Taking on the cuts at CCNY

By Conor Tomás Reed

NEW YORK--Approximately 250 students and faculty walked out of classes April 22 at City College of New York (CCNY) in Harlem to protest looming tuition increases.

What you can do

Students and faculty are welcome to attend an organizing meeting to plan the next steps for the struggle at City College of New York, on April 29 at 6 p.m. at NAC's Morales/Shakur Center, Room 3/201. For more information, e-mail [email protected].

Conor Tomás Reed will be speaking on "Students and the Struggle for Socialism" on May 2 at 4 p.m. at the Puck Building, 295 Lafayette St., 4th floor (southeast corner of Houston and Lafayette). E-mail [email protected] for information.

State lawmakers and City Universities of New York administrators are seeking to impose increases of up to $1,500 a year on students at 23 public colleges across the city.

Participants in the walkout had a list of demands that were the result of a survey conducted of CCNY students. These demands included no tuition hikes and budget cuts; a pay cut and salary cap for administrators; free child care for the CCNY community; making curriculum and departments reflect the student body's composition; creating student and faculty referendums to weigh in on decisions about CCNY's policies; and a campus free from police presence.

These demands were forged as a way to pressure the school on specific political issues, while providing space for a broader student campaign advocating a total overhaul on the campus--which, right now, we see as increasingly unaffordable and undemocratic in its operations.

At the walkout's spirited rally outside the North Academic Center, CCNY's main campus building, participants were joined by several dozen supporters from the community. Striking workers from the Stella D'oro factory in the Bronx brought a large contingent to the rally and addressed the crowd in shared indignation that attacks on students and working people are part of the same upside-down methods for balancing the city and state budgets.

The rally also featured participants from the 1969 CCNY Open Admissions Strike, which successfully struggled to admit large numbers of students of color into City College. (Prior to 1969, people of color comprised just 4 percent of the student population in a school located right in the middle of Harlem.) The veteran activists spoke of the necessary link between past and present demands at the school.

After an hour, the rally loudly marched over to the college administration building, where more supportive students joined us. We were met by a row of security guards. Our invitation to CCNY President Gregory Williams to stand in support of our concerns was met by his absence from the campus grounds and closed doors to the administration building.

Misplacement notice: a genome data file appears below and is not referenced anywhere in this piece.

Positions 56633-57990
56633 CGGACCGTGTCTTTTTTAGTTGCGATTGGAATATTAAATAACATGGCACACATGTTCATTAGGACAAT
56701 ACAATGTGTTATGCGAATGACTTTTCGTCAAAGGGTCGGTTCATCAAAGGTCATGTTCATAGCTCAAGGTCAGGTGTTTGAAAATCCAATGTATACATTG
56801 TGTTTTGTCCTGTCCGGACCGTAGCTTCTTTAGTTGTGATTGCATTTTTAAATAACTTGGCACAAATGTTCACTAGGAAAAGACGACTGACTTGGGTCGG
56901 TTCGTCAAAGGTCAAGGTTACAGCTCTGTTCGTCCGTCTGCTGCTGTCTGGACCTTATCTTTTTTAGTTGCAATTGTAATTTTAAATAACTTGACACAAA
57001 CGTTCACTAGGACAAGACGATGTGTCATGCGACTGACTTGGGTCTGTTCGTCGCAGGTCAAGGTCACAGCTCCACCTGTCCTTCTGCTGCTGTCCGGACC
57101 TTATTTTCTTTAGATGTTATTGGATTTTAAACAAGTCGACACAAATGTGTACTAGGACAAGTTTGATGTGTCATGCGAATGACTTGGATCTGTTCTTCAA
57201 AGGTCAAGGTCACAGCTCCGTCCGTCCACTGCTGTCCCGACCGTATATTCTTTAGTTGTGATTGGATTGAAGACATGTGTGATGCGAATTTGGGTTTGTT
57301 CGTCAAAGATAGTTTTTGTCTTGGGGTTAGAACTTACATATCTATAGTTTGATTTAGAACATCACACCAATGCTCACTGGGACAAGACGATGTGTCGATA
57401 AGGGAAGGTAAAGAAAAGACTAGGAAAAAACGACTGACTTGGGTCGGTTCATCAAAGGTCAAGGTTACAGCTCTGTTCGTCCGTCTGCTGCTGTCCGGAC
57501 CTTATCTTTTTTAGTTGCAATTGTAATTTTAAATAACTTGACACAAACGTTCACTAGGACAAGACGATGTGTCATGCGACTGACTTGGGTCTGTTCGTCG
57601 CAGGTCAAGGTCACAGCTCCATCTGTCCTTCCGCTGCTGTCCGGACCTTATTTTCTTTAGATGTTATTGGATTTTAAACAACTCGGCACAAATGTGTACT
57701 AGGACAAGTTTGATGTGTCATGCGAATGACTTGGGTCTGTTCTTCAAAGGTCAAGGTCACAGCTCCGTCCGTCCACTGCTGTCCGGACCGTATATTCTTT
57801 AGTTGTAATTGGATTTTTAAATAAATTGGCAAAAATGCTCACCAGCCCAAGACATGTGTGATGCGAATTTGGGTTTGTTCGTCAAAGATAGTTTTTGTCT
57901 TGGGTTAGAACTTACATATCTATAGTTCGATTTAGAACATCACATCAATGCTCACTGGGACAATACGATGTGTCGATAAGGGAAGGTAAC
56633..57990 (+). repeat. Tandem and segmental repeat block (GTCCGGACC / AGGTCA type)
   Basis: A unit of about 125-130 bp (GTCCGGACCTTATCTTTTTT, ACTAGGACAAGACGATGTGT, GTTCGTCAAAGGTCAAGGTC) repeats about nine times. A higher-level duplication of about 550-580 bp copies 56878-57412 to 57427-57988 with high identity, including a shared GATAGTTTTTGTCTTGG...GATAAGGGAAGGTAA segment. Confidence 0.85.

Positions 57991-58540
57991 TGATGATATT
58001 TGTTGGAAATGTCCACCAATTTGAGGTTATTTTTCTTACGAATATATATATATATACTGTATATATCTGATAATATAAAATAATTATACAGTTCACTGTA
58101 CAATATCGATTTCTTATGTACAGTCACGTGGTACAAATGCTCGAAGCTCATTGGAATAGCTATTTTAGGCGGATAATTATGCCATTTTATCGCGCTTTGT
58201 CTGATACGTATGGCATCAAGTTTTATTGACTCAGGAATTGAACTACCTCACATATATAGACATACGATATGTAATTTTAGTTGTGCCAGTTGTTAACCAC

Williams did arrange for two liaisons to listen to us and report back to him, and something very inspiring occurred. Student after student came up to the front of the crowd and gave personal, heart-wrenching testimonies about how the school right now is falling apart, how different departments are not being at all adequately funded, and how military recruiters are allowed on campus while our students are beaten up by CCNY's security for peacefully protesting them.

Most often repeated in these testimonies was how tuition increases will be extremely detrimental to students, and may mean a reduction in class enrollment or even dropping out altogether.

One student, Maurice Selby, angrily pointed out the school's hypocritical rhetoric of welcoming working-class students to aspire to a better life at the same time that it allows students to become more and more disenfranchised by things like the proposed tuition hikes.

Professor Bill Crain explained that since the administration's testing policy for admissions was implemented in 1999 (ending open admissions), City College has seen a 14 percent drop in Black student enrollment--a fact which our administration officials are conscious of and unapologetic about.

Rally participants announced that we would give the administration a "due date" of noon on April 30 to come out in support of students, or that we would begin to advocate for ourselves. A subsequent rally will be held at that time.

Activists ended the rally on a high note, by marching to the train and riding up to the Stella D'oro picket line, where we held another rally of about 100 people in support of that strike. This kind of combined student/labor activism will be necessary for the future of our struggles.